Preston Barnette loves his job. As the head chef at Calcutta House, a non-profit organization that provides housing and support services for people living with AIDS in the Philadelphia and Delaware Valley area, he is always smiling at his residents every morning when he serves them breakfast. And the 18 residents in Calcutta House’s 16th Street and Girard Avenue location usually smile back. But lately, the lack of a state budget from July until early October loomed over the non-profit, giving them less to smile about.
“There was frustration all around the building. It was pretty rough for us for a while,” Barnette said. “The nurses and myself are direct care to the residents. We get to know them on a personal level.”
And when funding gets cut, it trickles down. “We didn’t feel it for the first two months, but then the next month, it got really bad.” he said. “We used to not have to worry about buying a lot of things together, but now they come in piece by piece.” Things like paper goods and extracurricular activities—once a main facet of the organization—are now missing, but it’s not the worst loss. “A lot of people in the kitchen got cut,” Barnette said. “There used to be a team of eight, now there are only three of us.”
The city budget impasse and cuts over the past year have affected many non-profits extensively, and Calcutta House was no exception. “I don’t think there has ever been a situation before like this at Calcutta House,” said Executive Director Matt Teter. The organization has always been a well-supported cause by the city, and received on average $300,000 a year from state allocations. Even with a $100,000 drop in funds though, Calcutta House remains stable. “Thankfully, we did not have to turn anyone away,” Teter said. “Actually, turning people away is not an option. This is a full- capacity operation.”
So in order to not turn anyone away, Calcutta House has been participating in a number of different fundraisers to acquire the money they need for day-to-day operations. A major source of income is the annual AIDS Walk, which is held by the Art Museum district, and is one of the largest AIDS walks nationwide.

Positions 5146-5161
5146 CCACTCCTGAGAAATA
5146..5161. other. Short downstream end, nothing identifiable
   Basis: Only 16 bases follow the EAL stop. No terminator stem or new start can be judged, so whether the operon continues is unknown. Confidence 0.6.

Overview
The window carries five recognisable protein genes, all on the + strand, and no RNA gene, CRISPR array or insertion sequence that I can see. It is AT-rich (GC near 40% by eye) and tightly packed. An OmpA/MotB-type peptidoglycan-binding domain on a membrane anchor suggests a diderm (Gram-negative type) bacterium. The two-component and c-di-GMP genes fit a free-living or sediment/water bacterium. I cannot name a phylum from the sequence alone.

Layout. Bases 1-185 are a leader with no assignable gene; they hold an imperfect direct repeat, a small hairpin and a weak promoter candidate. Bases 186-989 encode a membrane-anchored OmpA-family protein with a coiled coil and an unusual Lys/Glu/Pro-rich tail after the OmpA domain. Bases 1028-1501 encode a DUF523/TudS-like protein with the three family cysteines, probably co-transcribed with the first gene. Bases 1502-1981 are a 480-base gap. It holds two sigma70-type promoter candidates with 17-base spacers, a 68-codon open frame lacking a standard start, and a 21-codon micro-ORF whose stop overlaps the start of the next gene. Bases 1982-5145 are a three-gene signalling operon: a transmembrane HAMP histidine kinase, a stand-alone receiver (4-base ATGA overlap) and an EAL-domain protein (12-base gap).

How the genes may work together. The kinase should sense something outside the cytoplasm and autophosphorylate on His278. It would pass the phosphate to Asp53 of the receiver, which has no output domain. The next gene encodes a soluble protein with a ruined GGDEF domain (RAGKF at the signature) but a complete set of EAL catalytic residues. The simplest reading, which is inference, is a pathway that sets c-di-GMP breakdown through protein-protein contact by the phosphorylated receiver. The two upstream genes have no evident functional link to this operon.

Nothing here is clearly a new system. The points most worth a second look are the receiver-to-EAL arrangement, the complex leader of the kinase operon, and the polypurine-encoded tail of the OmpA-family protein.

Heather Osborne, director of development and communications, said that this year the total amount of money raised for Philadelphia AIDS organizations was $350,000, despite the bad weather that loomed over the walk. As far as participation from Calcutta House, the members did the best that they could.
“There were six registered walkers, and we always have residents who walk but do not solicit funds,” Osbourne said. “So, they don’t officially register. Also, I think with the stinky weather and the fact that many of our residents have limited mobility, not many turned up.” They raised $1,300 internally, and will receive a portion of the total proceeds once the final financial numbers are determined.
More than 20,000 Philadelphians are living with HIV/AIDS. At any given time, one-third of all Americans living with HIV/AIDS are either homeless or in danger of losing their housing. In Philadelphia, the problem is much worse. The rate of people in the city infected with HIV was higher than in New York City and five times the national average, according to U.S. Centers for Disease Control and Prevention statistics from last year.
In a city where homelessness is an unremitting problem and at its highest rate in the past 10 years, housing for those in Philadelphia who are infected with HIV may be a good way to prevent the spread of AIDS. In addition, the death rate of homeless AIDS patients is seven to nine times the death rate of the general population.
Teter has a plan to make sure that the Calcutta House is not facing the same issues come next year. “We are really taking a strong leadership role in non-profit advocacy groups,” he said. The group is the Southeastern Pennsylvania Coalition for Essential Services, and it currently contains over 70 non-profits dedicated to bringing out the budget on time next year. “One thing that I’m going to push for is that on the date that the new budget is supposed to be passed, it actually gets done. That message needs to be sent right away.”
But even with the cuts, Barnette is still optimistic. “Christmas is one of my favorite times around here,” he said. “Everyone gets involved, we have the tree, it’s like we’re all family. Well, I guess we are their [the residents’] family, because many of them don’t have families.” This year’s Christmas party will be funded by , a local organization that is donating food, and by the always helpful volunteers that are present on a daily basis.
“We’re a non-profit,” Barnette said. “And we’re making it.”
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